Each layout has its purpose. For example, some facilitate passive learning, whereas others may encourage group discussion and collaboration. To maximize your event, your setup, equipment included, must cater to your attendee’s needs.
In the following sections, we dive into why your conference room setup style is vital and share six of the most common styles to choose from.
- Understand Your Conference
- Boardroom Style
- U-Shaped Style
- Hollow Square Style
- Banquet Style
- Auditorium/Theater Style
First: Understand Your Conference
Not all conferences are the same, and they shouldn’t be treated as such. The seating arrangement you choose directly influences a conference’s success, the way the speaker is received, and how involved your audience is. Before you begin choosing the setup for your next meeting, you first need to define what kind of event you’re hosting and consider the following:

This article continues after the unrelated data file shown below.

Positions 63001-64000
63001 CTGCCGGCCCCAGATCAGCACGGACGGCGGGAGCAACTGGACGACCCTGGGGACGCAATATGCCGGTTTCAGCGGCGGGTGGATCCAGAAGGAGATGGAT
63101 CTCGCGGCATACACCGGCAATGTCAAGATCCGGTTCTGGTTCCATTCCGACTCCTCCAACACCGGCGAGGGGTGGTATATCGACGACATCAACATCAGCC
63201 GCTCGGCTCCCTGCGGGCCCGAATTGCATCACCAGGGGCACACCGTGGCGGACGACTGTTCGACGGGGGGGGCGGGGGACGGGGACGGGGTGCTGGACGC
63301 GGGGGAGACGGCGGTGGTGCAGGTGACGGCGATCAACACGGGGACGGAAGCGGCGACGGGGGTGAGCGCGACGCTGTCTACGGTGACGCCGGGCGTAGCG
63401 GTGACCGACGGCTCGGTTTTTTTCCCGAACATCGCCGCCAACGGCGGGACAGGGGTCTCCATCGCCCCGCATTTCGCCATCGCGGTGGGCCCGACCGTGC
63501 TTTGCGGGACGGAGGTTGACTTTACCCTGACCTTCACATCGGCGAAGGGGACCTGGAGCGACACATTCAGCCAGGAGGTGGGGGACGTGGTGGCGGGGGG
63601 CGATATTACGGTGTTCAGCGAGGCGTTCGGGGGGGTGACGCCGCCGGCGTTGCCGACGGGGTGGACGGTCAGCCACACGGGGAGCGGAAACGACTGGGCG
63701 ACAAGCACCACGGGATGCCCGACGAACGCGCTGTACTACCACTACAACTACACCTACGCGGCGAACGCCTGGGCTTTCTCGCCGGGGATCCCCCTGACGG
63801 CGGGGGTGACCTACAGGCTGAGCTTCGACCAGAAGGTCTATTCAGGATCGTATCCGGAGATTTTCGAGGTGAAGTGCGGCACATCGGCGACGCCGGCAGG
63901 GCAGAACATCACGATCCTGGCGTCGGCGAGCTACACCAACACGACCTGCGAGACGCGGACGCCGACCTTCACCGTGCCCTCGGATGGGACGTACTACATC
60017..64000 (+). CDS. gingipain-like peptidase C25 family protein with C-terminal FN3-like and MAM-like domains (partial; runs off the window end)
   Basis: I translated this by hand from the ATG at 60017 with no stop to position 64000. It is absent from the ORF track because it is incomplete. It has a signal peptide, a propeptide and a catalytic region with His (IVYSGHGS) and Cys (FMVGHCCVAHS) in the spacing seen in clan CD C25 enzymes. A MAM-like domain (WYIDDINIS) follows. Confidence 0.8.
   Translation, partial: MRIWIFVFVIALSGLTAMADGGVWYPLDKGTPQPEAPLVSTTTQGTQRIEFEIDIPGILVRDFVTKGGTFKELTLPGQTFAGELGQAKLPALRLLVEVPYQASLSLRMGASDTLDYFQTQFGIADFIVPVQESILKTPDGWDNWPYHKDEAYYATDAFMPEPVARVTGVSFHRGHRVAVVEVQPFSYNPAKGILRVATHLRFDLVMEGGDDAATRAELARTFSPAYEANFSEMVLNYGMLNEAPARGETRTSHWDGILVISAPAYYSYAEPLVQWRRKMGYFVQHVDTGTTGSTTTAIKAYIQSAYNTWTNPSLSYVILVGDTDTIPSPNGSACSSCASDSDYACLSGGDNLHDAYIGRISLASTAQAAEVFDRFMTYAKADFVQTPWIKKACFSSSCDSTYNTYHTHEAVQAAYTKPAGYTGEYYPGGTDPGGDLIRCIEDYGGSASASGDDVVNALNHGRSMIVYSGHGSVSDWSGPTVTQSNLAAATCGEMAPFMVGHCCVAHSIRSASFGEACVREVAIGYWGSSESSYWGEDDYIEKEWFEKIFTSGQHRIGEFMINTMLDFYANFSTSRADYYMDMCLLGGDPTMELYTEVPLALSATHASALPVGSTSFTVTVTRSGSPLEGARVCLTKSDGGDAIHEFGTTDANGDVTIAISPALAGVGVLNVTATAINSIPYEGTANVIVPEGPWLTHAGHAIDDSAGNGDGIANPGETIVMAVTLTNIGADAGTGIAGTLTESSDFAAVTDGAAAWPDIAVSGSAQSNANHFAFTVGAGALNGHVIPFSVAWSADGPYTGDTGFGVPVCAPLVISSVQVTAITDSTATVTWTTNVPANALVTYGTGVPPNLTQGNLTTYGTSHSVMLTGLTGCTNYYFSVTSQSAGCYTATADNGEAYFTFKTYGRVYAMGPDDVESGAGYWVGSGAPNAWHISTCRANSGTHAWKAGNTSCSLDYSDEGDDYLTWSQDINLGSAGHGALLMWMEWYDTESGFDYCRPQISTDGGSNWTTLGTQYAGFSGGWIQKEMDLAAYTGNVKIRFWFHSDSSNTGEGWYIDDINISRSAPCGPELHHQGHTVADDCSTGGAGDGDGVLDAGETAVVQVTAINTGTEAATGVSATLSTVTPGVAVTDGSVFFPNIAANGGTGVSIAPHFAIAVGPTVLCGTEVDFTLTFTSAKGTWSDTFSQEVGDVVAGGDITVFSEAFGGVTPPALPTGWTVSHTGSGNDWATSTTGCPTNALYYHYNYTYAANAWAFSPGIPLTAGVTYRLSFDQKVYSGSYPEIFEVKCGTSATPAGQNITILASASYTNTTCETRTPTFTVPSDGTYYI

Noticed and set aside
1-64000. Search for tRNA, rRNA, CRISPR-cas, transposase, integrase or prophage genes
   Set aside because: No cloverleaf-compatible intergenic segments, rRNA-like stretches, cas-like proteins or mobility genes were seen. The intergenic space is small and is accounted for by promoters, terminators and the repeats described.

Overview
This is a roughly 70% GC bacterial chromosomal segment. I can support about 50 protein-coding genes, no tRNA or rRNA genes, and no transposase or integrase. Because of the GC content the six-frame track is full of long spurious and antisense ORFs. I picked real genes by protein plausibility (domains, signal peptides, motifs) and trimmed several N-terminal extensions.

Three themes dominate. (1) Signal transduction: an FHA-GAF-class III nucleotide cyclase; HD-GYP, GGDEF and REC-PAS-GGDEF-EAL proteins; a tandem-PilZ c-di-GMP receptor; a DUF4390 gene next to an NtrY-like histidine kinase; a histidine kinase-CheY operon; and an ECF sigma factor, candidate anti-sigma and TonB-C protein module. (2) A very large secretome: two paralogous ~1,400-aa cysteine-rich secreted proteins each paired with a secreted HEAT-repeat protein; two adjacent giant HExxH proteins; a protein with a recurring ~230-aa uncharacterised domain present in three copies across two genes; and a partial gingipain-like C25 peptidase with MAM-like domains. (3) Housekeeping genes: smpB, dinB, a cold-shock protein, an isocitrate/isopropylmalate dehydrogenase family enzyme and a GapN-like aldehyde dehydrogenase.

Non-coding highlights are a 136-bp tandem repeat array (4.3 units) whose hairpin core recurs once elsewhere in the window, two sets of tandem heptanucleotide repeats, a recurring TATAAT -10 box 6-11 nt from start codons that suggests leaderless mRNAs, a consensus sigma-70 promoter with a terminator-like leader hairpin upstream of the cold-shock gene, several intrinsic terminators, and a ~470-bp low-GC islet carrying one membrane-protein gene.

How many attendees can you expect? This number is crucial. The wrong setup can leave your attendees feeling crowded or have them struggling to communicate with those around them. Some setup styles, like boardroom or chevron, are better suited for larger groups.
Will there be group interaction? You want your presenters to be able to communicate and interact with all participants effectively. Styles such as the u-shape or banquet are ideal for encouraging conversation and brainstorming.
Does your meeting need video conferencing or local presentation/collaboration capabilities? If so, you need a layout that allows everyone to easily see and be seen. If you need collaboration or video conferencing functionality, Applied Global Technologies is more than happy to assist with system design and implementation. Contact our team, for more information.
Where is your outlet? This information you need to know upfront, as the location of your outlets can determine how you set up your conference room and even what style you opt for.